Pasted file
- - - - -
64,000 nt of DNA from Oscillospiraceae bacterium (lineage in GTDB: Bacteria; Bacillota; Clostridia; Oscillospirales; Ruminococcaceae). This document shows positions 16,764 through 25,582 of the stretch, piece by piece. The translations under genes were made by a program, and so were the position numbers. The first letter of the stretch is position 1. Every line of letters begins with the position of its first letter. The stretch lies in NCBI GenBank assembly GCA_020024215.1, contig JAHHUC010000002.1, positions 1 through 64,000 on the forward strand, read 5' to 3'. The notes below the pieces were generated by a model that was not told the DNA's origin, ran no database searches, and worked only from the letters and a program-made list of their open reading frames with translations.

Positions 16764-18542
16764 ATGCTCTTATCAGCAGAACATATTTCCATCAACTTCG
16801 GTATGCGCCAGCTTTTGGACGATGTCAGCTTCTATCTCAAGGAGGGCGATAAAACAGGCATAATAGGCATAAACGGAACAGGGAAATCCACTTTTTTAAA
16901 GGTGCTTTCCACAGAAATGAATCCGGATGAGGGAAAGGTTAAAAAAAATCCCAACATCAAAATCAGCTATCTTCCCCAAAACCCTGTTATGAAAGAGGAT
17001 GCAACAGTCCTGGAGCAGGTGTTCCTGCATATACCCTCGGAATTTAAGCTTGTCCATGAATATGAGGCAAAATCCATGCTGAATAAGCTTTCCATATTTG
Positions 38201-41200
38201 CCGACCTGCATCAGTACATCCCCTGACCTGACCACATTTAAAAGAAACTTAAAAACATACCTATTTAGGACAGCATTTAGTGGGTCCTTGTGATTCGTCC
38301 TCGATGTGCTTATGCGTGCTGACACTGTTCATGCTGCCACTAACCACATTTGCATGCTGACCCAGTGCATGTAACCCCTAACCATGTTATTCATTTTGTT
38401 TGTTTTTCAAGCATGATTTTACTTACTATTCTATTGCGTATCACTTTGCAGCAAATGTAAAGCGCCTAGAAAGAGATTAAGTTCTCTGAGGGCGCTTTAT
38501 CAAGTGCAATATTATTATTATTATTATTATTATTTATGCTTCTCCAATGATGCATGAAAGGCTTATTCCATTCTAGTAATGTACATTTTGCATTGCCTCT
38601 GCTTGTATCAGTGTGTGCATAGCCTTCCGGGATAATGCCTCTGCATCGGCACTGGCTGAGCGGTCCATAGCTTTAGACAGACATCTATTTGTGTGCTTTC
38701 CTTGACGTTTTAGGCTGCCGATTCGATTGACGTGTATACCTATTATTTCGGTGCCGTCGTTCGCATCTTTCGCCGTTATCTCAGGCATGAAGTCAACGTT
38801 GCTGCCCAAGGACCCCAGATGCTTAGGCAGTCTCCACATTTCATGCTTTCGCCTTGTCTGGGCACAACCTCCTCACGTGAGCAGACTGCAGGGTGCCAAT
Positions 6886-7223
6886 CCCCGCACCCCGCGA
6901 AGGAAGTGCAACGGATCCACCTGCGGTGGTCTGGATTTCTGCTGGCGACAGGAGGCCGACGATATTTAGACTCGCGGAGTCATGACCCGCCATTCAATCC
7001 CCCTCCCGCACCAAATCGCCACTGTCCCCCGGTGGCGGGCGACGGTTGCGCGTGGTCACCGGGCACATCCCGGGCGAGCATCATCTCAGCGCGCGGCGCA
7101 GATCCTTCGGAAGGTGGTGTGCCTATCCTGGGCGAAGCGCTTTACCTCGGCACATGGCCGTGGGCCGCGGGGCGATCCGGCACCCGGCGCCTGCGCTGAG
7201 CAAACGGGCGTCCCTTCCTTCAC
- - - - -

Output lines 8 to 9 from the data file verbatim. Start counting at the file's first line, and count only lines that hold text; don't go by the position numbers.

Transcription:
38201 CCGACCTGCATCAGTACATCCCCTGACCTGACCACATTTAAAAGAAACTTAAAAACATACCTATTTAGGACAGCATTTAGTGGGTCCTTGTGATTCGTCC
38301 TCGATGTGCTTATGCGTGCTGACACTGTTCATGCTGCCACTAACCACATTTGCATGCTGACCCAGTGCATGTAACCCCTAACCATGTTATTCATTTTGTT